Prosecutors seek three years’ jail for Singapore’s ‘Robin Hood’ who took S$372,000 from mosque to give to the poor

Ab Mutalif Hashim, former chairman of Masjid Darussalam’s management board, stole money belonging to the mosque but his lawyer argued that he used the money mainly to help the poor. — Google Maps pic via TODAY
Ab Mutalif Hashim, former chairman of Masjid Darussalam’s management board, stole money belonging to the mosque but his lawyer argued that he used the money mainly to help the poor. — Google Maps pic via TODAY

SINGAPORE, April 16 — He siphoned S$372,000 (RM1.13 million) from the mosque’s coffers, but he did it only to help the homeless and needy, the lawyer for the former chairman of a mosque’s management board argued in court yesterday.

The court heard that Ab Mutalif Hashim, 58, was a Robin Hood figure who took money from the coffers of Darussalam Mosque over seven years to hand it out to the downtrodden who needed money urgently.

In fact, lawyer Satwant Singh argued, Ab Mutalif is a “hero”.

Singh was seeking a sentence of no more than a year for his client, while the prosecution sought a jail term of between 30 and 36 months.

Ab Mutalif had pleaded guilty to six counts of criminal breach of trust last month.

He handed out between S$67,000 and S$84,000 to the homeless, needy schoolchildren, foreign workers, ex-offenders, and others who come to the mosque to “find shelter and seek solace”, Singh said.

Ab Mutalif bypassed layers of accountability as he knew that these beneficiaries would have had to “fill up many forms” if they wanted to receive the funds in the proper way, and their situations could have “gone dire” by the time they had passed all the red tape, he added.

“Our client was aware that he needed the approval of Muis (the Islamic Religious Council of Singapore) whenever he needed to utilise funds, but he realised that it took a lot of time for approval to be given,” Singh said.

“He could not bear to turn away those who appeared at the mosque doors. In his mind, it was unIslamic to turn someone in need away if the individual had the power or the means to help.”

Singh also pointed out that it was under Ab Mutalif’s leadership that the mosque, located along Commonwealth Avenue West near Clementi, began running as a 24-7 operation — a move lauded by members of the community.

The money “needed to come from somewhere” to run such an outfit, he added.

He noted, too, that Ab Mutalif spent S$130,848 of the funds he siphoned on the mosque’s toilet renovations.

“Villain or hero, he is a hero to many, your Honour,” said Singh, adding that among the supporters who had shown up in court to give moral support to Ab Mutalif were two Bangladeshi construction workers who had received help from him.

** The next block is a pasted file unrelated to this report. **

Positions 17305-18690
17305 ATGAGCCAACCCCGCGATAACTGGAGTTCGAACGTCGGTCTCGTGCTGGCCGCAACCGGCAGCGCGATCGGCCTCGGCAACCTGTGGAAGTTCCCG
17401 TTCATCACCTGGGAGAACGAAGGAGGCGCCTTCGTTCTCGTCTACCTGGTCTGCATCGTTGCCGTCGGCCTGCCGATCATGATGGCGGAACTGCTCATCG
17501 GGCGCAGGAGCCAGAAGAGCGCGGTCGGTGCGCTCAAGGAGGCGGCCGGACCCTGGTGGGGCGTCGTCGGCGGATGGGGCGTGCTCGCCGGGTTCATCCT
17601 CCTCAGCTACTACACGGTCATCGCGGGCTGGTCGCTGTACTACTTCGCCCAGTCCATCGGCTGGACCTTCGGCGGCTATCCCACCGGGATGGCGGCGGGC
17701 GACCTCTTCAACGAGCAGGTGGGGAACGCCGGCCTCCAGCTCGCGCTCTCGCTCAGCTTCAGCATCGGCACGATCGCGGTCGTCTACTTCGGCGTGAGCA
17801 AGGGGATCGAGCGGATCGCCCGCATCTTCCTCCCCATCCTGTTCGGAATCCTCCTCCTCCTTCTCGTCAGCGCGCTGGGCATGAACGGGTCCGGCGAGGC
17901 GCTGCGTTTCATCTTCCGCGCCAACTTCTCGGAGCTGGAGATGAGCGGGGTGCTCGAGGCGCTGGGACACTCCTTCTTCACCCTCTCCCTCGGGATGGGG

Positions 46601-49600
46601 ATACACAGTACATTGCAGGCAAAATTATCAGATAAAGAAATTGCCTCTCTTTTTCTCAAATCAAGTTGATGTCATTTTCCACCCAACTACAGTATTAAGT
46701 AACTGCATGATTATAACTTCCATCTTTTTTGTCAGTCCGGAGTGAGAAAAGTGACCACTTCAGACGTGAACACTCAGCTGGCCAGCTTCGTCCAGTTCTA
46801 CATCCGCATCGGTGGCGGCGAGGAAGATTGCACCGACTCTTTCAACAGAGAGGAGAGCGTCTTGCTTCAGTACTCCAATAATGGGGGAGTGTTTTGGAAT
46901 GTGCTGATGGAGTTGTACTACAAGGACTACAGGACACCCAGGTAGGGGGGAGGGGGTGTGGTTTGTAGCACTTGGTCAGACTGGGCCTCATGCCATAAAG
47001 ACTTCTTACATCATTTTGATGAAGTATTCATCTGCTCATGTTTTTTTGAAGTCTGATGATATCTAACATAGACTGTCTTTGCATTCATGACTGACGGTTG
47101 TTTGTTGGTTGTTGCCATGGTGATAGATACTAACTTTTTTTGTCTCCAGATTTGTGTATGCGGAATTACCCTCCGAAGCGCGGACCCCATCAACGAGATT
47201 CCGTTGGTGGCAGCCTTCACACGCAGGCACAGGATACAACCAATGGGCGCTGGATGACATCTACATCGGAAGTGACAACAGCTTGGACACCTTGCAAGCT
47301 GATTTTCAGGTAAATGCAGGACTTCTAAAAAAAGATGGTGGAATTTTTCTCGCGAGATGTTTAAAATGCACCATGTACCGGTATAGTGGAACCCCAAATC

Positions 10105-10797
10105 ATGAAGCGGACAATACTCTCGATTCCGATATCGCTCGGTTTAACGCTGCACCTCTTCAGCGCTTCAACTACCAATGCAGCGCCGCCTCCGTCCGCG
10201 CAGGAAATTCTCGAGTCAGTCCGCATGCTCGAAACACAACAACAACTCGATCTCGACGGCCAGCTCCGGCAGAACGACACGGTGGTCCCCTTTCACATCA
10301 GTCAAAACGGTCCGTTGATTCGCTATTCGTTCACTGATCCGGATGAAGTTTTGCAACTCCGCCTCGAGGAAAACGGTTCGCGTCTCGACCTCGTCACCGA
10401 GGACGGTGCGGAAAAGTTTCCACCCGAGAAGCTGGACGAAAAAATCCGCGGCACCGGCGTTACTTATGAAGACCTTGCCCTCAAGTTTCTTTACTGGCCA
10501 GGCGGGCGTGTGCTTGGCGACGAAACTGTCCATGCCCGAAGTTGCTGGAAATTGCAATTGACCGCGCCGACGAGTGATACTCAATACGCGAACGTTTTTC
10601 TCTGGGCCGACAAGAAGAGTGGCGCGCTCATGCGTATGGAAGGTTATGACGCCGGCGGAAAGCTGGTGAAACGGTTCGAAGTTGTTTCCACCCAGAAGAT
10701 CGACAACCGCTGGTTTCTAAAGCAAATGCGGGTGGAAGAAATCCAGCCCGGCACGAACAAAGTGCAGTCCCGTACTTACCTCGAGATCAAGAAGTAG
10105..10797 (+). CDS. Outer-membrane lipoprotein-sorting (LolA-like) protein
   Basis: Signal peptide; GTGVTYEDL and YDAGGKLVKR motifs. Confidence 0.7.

DPP: Accused acted on own whims and fancies

Deputy Public Prosecutor Kenneth Chin, however, argued that the court should distinguish the charitable acts of the mosque and that of the accused, and noted that it is “not disputed” that the mosque had served the community well.

Decisions on who and how to help should be based on a “collective decision” by the mosque’s management board rather than an individual’s whims and fancies, Chin argued.

“These people received money from the accused, but it was not clear on what basis money was disbursed to them,” he added. “(Rather, it was on) his whims and fancies of who should get more or less, and who should get it at all.”

He added: “Is this a situation whereby the accused took money to help the needy, or a situation where the accused took so much money that he felt bad and decided to give some back to the people who might need them?”

He also pointed out that there is no proof that the money taken all went to the needy.

Rather, investigations revealed that part of the misappropriated money was channelled to another charity called Just Parenting Association, of which Ab Mutalif was the executive director, he added.

As for the amount used for the mosque’s toilet renovation, Chin pointed out that it was a work that was not approved by Muis.

“This is an unfortunate case of the fox guarding the henhouse,” he said.

“Instead of guarding and managing the proper usage of cash collections from the public for its proper intended use, the accused as chairman decided to misappropriate these charity funds and unilaterally decide how and when the apply the funds, with no accountability.”

District Judge Ong Chin Rhu said she would need some time to mull over the submissions and come to a “just and fair outcome”.

Ab Mutalif’s will be sentenced next Wednesday. He remains out on bail of S$70,000. — TODAY

Related Articles